A PILL costing just £1.40 a day which dramatically slashes the number of deaths from heart failure is available to British patients from today.
The wonder drug could save the lives of tens of thousands of sufferers from one of the most common heart conditions each year.
It would also save the NHS millions by cutting hospital admissions by a quarter.
One expert who has been involved in the drug’s trials hailed it as “fantastic news for both patients and doctors”.
Professor Martin Cowie, consultant cardiologist and specialist in heart failure at the Royal Brompton Hospital in London, said: “This will have a huge impact up and down the country.”
The drug has already been used in angina patients in the UK for years and is known to be safe. But now it has been approved by the European Medicines Agency for use in treating those with heart failure, a devastating condition which affects 900,000 people in this country.
It occurs when the heart becomes too weak to pump blood efficiently around the body, leading to fatigue, breathlessness, increased heart rate and other complications.
This EMA approval is an important step in the drug – ivabradine, which is also known under the brand name Procoralan – being licensed in the UK for widespread use in the NHS.
The medicines watchdog, the National Institute for Health and Clinical Excellence, is considering the trial data, with a licensing decision expected later this year.
In the meantime, it can only be prescribed at the discretion of individual primary care trusts or specialist cardiologists in hospitals.
Heart failure kills around 100,000 people each year and many patients find they are admitted to hospital time and again because of their symptoms.
Yet trials have shown that Procoralan slashes the number of deaths by 39 per cent, suggesting that 39,000 lives could be saved.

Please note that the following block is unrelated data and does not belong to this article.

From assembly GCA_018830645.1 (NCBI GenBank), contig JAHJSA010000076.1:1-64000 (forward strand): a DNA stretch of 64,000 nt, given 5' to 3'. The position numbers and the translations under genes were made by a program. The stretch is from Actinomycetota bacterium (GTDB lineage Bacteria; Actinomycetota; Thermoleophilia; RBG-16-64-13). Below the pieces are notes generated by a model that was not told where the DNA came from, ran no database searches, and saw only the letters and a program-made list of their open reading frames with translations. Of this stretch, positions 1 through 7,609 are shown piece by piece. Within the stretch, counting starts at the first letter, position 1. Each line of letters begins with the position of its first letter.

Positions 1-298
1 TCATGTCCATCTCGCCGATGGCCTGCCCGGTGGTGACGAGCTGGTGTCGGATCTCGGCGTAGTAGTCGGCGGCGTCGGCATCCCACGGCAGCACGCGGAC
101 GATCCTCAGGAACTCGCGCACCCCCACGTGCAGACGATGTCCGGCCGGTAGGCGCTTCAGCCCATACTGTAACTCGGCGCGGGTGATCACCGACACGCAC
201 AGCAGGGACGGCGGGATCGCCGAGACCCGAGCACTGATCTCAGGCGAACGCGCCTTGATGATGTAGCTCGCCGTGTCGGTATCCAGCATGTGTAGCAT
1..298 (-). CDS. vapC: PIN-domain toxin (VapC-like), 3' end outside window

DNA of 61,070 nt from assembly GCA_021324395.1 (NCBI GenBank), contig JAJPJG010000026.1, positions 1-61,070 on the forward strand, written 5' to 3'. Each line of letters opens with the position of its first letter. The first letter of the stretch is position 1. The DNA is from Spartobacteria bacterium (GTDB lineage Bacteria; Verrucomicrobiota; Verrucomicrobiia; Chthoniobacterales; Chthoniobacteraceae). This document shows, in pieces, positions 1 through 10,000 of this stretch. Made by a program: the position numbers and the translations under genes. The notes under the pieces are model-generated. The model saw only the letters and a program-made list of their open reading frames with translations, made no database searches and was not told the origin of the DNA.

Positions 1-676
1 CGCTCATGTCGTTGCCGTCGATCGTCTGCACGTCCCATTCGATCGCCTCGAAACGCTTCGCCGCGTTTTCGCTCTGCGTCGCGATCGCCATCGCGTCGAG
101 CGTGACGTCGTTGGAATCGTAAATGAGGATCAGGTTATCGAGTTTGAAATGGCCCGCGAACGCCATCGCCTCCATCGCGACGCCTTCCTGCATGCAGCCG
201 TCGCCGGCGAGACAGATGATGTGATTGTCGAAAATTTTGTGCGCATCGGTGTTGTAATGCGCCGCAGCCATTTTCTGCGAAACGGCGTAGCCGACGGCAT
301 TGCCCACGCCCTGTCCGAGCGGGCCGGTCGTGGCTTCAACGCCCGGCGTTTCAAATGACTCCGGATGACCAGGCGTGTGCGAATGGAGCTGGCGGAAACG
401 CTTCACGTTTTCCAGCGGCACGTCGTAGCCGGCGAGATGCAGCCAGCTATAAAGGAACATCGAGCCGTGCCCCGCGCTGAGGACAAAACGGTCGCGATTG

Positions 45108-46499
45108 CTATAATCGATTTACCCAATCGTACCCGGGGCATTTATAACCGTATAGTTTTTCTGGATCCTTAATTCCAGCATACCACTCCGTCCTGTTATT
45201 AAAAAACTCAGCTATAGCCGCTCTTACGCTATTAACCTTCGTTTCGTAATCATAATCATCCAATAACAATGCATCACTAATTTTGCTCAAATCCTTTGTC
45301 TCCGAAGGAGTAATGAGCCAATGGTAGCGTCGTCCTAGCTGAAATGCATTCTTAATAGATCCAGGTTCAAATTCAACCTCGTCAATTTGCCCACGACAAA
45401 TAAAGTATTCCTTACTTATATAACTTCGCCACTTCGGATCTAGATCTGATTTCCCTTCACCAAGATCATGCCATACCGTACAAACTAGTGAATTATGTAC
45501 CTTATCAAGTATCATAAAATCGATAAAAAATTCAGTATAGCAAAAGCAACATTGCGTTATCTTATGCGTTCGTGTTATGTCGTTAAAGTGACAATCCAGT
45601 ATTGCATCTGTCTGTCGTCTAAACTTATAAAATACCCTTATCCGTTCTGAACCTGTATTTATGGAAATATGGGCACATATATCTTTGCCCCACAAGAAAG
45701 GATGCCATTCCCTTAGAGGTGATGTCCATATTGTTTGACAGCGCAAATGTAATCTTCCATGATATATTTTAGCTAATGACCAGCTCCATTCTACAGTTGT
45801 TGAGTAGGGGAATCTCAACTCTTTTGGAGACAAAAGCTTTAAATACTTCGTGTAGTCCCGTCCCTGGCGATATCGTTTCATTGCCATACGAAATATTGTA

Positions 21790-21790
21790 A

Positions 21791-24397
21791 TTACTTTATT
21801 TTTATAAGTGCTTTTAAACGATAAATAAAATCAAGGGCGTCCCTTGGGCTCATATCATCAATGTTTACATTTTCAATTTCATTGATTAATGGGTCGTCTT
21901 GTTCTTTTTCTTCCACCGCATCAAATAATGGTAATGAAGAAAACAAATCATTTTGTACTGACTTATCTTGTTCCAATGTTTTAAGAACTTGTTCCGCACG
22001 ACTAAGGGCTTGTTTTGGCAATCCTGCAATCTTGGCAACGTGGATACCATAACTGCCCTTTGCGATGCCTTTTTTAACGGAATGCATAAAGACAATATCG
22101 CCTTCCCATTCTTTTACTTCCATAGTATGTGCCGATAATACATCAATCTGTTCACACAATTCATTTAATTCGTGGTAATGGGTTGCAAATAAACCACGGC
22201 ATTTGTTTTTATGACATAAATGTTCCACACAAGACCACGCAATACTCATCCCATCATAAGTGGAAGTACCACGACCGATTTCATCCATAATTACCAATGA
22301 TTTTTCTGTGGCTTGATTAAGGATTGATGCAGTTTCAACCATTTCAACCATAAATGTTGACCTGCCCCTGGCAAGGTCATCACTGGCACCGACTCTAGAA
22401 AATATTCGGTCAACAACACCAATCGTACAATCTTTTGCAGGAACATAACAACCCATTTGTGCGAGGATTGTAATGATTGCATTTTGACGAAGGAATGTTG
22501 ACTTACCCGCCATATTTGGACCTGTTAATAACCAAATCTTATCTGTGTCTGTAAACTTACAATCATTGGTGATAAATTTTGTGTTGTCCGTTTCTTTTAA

It also cuts hospital admissions by 24 per cent which is set to significantly reduce the £625million a year in healthcare costs that heart failure amounts to for the NHS – a possible annual saving of more than £100million.
New trial data published today involving 6,505 people in 37 countries including the UK shows that Procoralan can also cut the risk of death from all types of cardiovascular disease by 17 per cent. The drug, which is made by Servier, works by slowing the heart rate. Unlike other treatments, it lowers heartbeats per minute without lowering blood pressure.
Professor Cowie, said: “Heart failure is a very common problem, affecting approximately 1 per cent of the population. The decision to approve this new indication for ivabradine is great news for both doctors and patients, and is a significant step forward.”
Procoralan is set to revolutionise the lives of the 50 per cent of patients prevented from taking the standard treatment beta blockers because they either do not work or have unpleasant side effects.
Maureen Talbot, senior cardiac nurse at the British Heart Foundation, said: “There are already several medicines available in the UK for treating heart failure, but some people’s condition and symptoms remain uncontrolled. Knowing doctors have another option to offer those patients whose condition is particularly difficult to treat is really positive news.”
Heart failure can be caused by conditions ranging from high blood pressure to heart disease. With more than 27,000 new cases each year, the incidence is 60 per cent higher in men.